Across the globe, with the increase in online pharmacies and improved manufacturing technology, knockoff drugs are proliferating. Nearly every type of drug is susceptible to counterfeiting¬— from anti-malarial drugs and antibiotics to cholesterol and anti-inflammatory medicines. Often available at discount prices and without a prescription, these drugs pose a serious public health risk: some are less-potent version of the original formula; others contain toxic ingredients.
The World Health Organization estimates that nearly half of drugs sold online are fakes.1
A Novel Approach to Public Education
To help combat this problem, Pfizer Malaysia with its Ministry of Health, the Malaysian Urological Association, and Malaysian Pharmaceutical Society have launched the “Spot The Fake” campaign, an interactive website that teaches the public how to detect falsified drugs. In Malaysia, some 5 percent of drugs are counterfeits, with the highest being erectile dysfunction (ED), anti-infective and cardiovascular drugs.
In Malaysia, as in many cultures around the world, men are reluctant to openly discuss with their doctors about ED. As a result, many fall prey to the illicit market and illegal online pharmacies to discreetly purchase medications. “Particularly with ED there’s an embarrassment about talking to a healthcare professional, so patients turn to these unscrupulous channels,” said John McKendry, Country Manager for Pfizer Malaysia. “There’s very strong brand recognition of our ED medication, which lends it to be a greater target for counterfeit makers,” said McKendry.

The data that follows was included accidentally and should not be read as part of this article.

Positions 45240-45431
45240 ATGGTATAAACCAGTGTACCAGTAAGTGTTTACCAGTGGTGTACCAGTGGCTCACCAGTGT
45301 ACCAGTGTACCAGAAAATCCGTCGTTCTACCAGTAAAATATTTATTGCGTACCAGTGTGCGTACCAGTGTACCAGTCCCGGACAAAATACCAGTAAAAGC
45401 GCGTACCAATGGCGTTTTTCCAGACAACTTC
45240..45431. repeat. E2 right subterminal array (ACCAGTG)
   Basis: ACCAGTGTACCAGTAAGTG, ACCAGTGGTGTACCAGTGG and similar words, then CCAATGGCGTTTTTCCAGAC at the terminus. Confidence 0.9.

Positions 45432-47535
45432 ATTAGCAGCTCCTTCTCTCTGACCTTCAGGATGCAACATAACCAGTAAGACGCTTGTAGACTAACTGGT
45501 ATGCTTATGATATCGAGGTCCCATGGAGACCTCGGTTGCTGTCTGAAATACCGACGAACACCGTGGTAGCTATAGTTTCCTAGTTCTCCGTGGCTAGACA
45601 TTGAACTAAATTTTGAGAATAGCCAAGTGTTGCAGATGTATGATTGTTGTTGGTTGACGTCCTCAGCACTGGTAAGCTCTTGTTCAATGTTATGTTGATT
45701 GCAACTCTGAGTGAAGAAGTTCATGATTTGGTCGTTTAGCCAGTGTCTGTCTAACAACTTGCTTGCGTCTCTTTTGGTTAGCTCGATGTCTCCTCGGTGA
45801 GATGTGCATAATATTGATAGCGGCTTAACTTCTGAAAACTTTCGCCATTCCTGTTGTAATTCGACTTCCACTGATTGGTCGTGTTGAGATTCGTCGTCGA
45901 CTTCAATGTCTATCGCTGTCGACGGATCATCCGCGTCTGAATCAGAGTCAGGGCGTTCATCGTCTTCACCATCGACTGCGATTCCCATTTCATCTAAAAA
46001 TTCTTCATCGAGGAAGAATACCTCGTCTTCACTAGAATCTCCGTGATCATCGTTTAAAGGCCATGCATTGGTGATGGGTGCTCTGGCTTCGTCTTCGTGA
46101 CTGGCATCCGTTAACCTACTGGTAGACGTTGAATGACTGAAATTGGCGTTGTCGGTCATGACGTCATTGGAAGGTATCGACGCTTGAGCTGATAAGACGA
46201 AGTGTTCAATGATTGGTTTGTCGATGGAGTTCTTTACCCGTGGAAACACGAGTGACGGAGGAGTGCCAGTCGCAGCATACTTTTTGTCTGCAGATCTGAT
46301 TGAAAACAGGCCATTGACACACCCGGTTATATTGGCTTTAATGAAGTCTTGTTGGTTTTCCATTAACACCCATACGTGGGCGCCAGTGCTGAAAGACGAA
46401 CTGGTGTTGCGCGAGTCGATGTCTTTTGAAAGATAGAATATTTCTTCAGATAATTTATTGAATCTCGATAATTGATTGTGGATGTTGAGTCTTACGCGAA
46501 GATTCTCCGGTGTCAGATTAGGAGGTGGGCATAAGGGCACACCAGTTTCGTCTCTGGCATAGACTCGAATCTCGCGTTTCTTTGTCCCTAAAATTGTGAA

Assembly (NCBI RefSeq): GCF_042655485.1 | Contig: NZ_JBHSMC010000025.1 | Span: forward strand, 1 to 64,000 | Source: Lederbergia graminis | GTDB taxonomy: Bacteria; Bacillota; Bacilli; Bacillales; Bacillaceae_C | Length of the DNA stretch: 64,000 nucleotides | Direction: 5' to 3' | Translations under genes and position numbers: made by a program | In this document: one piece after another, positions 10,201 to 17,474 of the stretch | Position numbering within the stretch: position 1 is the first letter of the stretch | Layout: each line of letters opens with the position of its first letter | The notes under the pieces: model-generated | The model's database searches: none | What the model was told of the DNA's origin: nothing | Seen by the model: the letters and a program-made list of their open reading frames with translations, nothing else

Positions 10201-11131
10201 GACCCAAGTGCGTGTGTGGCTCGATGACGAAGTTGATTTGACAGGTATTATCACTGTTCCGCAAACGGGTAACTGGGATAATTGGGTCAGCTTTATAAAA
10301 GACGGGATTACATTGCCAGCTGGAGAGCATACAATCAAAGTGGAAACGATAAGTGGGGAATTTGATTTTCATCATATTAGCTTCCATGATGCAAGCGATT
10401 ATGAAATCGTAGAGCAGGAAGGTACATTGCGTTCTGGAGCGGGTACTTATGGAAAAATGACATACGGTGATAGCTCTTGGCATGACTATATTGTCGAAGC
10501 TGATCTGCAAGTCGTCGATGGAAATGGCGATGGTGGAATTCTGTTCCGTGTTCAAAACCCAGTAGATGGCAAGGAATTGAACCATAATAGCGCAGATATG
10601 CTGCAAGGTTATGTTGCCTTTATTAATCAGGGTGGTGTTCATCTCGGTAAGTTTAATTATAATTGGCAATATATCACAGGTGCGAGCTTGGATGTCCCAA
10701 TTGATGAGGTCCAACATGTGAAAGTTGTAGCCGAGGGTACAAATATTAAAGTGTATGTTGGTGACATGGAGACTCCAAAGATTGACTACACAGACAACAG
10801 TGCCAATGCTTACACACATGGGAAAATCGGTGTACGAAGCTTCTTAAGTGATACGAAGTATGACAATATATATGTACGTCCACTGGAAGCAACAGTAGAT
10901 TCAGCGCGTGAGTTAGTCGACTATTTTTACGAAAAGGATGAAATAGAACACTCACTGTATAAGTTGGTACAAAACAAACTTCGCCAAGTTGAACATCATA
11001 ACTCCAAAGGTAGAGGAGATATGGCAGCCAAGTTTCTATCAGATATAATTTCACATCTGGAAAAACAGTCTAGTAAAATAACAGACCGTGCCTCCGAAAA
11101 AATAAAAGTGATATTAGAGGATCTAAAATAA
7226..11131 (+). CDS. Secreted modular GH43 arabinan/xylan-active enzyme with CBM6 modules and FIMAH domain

[Click image to visit SpottheFake.com.my]
Fake Drugs Go Global
In developing countries of Asia, Africa, and Latin America where drug regulatory oversight is limited, fake drug sales are common: up to 30 percent of medicines sold are fakes.2 In developed nations such as the US and Canada about 1 percent of drugs sold are counterfeit.2 Falsified drugs generate up to $75 billion a year in sales,3 making it a high-profit industry for organized crime networks who drive many fake drug operations.4
Fake drugs also have serious public health costs. An estimated 100,000 people die a year from fake medicines.5 One of the biggest problems with taking a fake drug is the patient is not getting the therapeutic treatment they need. In other instances, these fake medicines contain toxic ingredients such as lead paint, printer cartridge ink, talc, brick dust, ground up drywall, and arsenic.6 More than 82 knockoff versions of Pfizer medicines have been found in 111 countries.
Training Drug Detectives
Detecting the differences between forged drugs and originals can be tricky. “With improvements in technology on printing and packaging, they’re able to make fakes that look very real and patients won’t be able to differentiate immediately,” said McKendry. Some warning signs include: variations in the words and numbers printed on a pill, its shape, packaging, and taste.
The Spot the Fake website includes interactive games that teach visitors to spot these subtle differences in pills. “Traditionally, we had done anti-counterfeit education in a very factual and uninspired way,” he added. “This is a more light-hearted, lively consumer-friendly way to get the information out. We hope by making it more approachable, it sticks.”
The site also hopes to raise awareness around the problem of illegal online pharmacies.7 Consumers don’t know where these drugs originate, and often they’re coming from a third party dealer or wholesaler. “This is really an opportunity to open up a public dialogue, and empower patients to be able to determine a fake drug from a legitimate one,” said McKendry.
6Pfizer Spot the Fake Media Sheet, 04-13-16